Jim Thorpe and the Carlisle Indian School Football Team

Book - 2017 | First edition.
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"A great American sport and Native American history come together in this true story of how Jim Thorpe and Pop Warner created the legendary Carlisle Indians football team"-- Provided by publisher.
Native American Jim Thorpe became a super athlete and Olympic gold medalist. Indomitable coach Pop Warner was a football mastermind. In 1907 at the Carlisle Indian Industrial School in Pennsylvania, they forged one of the winningest teams in American football history. Called "the team that invented football," they took on the best opponents of their day, defeating much more privileged schools in a series of breathtakingly close calls, genius plays, and bone-crushing hard work. Sheinkin provides an true underdog sports story-- and an unflinching look at the U.S. government's violent persecution of Native Americans and the school that was designed to erase Indian cultures.
Publisher: New York, New York : Roaring Brook Press, 2017.
Edition: First edition.
Copyright Date: ©2017
ISBN: 9781596439542
Characteristics: 280 pages : illustrations ; 24 cm


From Library Staff

A master of fact-based text, Sheinkin has again created a smooth and interesting narrative that incorporates his thorough research. In this book, the reader discovers the history of football in the United States, the background of prejudice against Indian Tribes in America, and the heroic playin... Read More »

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IndyPL_ShellieR Apr 07, 2020

In Undefeated, Sheinkin has done more than I would have expected, even from him. He has a gift for making a nonfiction subject into a highly readable and engaging narrative that manages to entertain while it teaches so I was willing to give this book a try, despite the topic. I think this is probably the only book about a sport that I have ever read and, here's the kicker, I really enjoyed it!

IndyPL_SteveB Jan 03, 2019

Steve Sheinkin is a treasure among writers. He is a fine researcher who knows how to take history and write it with the energy of a novel. And he does it in a style aimed at young adults but enjoyable by adult readers. With Jim Thorpe, Sheinkin has a real challenge. How do you balance a biography of perhaps the greatest athlete of the 20th Century with the terrible treatment of Native Americans that ironically gave Thorpe his opportunity to be noticed? Thousands of children were forcibly removed from their parents and sent east to school’s like the Carlisle Indiana School, where they were shorn of their long hair, forced to speak only English, and often treated brutally, while being indoctrinated into “American” culture.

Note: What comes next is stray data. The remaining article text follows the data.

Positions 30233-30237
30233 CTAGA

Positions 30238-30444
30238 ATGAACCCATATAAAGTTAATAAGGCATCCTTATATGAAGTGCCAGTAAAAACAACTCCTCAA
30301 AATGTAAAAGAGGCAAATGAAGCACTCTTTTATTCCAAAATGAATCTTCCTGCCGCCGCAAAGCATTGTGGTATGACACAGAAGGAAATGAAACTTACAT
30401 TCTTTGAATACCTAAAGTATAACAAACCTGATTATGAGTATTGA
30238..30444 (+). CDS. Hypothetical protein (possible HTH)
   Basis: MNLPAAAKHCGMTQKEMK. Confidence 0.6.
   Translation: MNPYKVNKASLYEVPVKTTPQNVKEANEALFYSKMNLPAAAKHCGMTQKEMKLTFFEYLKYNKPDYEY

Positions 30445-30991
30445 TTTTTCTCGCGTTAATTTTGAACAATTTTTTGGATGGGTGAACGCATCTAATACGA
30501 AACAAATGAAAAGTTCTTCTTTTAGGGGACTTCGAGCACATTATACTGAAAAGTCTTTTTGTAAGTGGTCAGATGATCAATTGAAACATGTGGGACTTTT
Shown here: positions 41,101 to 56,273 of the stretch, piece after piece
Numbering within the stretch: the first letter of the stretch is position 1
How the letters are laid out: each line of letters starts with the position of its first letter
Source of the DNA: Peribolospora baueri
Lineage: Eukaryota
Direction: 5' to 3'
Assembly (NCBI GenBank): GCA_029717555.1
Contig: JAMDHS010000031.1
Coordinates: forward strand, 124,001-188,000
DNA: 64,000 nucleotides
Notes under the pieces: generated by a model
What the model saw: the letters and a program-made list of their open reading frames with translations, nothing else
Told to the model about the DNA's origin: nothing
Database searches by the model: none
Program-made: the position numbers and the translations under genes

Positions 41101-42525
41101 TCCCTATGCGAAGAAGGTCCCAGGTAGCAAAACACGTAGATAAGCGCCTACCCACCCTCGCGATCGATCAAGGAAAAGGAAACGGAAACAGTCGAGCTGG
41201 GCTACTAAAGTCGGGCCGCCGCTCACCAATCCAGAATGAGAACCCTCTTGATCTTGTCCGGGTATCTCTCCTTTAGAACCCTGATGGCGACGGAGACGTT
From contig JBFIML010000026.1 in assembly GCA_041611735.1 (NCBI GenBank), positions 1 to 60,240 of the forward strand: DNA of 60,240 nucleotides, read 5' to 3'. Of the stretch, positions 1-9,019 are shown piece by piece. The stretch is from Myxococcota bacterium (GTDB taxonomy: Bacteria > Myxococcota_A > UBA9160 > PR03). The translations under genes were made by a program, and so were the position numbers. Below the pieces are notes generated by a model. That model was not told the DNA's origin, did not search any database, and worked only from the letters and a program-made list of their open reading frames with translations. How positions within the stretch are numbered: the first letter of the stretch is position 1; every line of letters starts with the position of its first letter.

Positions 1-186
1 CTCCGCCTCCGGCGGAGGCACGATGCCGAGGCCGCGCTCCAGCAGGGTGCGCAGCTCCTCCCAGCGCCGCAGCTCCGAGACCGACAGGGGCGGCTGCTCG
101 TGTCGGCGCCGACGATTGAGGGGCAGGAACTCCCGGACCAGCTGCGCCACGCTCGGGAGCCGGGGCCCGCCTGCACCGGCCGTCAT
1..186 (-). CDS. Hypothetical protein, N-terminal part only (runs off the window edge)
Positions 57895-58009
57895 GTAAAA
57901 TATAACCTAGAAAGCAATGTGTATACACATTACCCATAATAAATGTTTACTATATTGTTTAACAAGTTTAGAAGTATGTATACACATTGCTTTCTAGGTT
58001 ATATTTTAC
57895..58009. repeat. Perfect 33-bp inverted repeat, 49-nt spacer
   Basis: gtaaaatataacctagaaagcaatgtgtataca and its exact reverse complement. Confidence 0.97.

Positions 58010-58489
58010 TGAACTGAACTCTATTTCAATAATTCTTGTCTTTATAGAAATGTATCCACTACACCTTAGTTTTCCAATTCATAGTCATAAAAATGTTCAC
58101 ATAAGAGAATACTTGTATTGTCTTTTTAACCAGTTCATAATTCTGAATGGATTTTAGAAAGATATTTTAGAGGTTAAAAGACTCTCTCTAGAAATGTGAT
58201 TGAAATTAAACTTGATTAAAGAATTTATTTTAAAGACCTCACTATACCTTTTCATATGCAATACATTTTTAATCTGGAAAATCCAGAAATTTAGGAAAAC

The football and track coach at Carlisle was Pop Warner (now considered one of the great innovators in the sport). With Warner’s help, Thorpe became the greatest football player in the country and the Carlisle Indian School played football against the top colleges, including Harvard, Yale, and the other Ivy League schools.

At the 1912 Olympics, Thorpe represented the United States in the two most grueling all-round events: the pentathlon and the decathlon. He won the gold medal in each, and then he returned home to great acclaim, more football, and ultimately a difficult life filled with prejudice and scandal.

Feb 24, 2018

This is an amazing historical account that does not pull any punches. We see Pop Warner and Jim Thorpe as they were and the historical events taking place around them. The game of football evolved from a slugfest into the game of finesse we see today in many respects due to the genius of Warner and the athletic talents of the Carlisle Indian athletes. They were smaller and lighter than their opponents, but achieved statistics that even the elite four could not touch. The account of the Carlisle vs Army(West Point) is especially interesting with Ike and Omar Bradley being a key players on the Army team.
I highly recommend Sheinkins' books. He sheds so much light on subjects that even adults may know only a few facts about(if any).

This nonfiction book explores the history of Jim Thorpe and the Carlisle Indian School Football Team. I liked how the book presented both the legends and the flaws of all the people. Sheinkin does a great job making the story interesting and exploring the lives of these people. Enjoyable and well written if if you're not a football fan.


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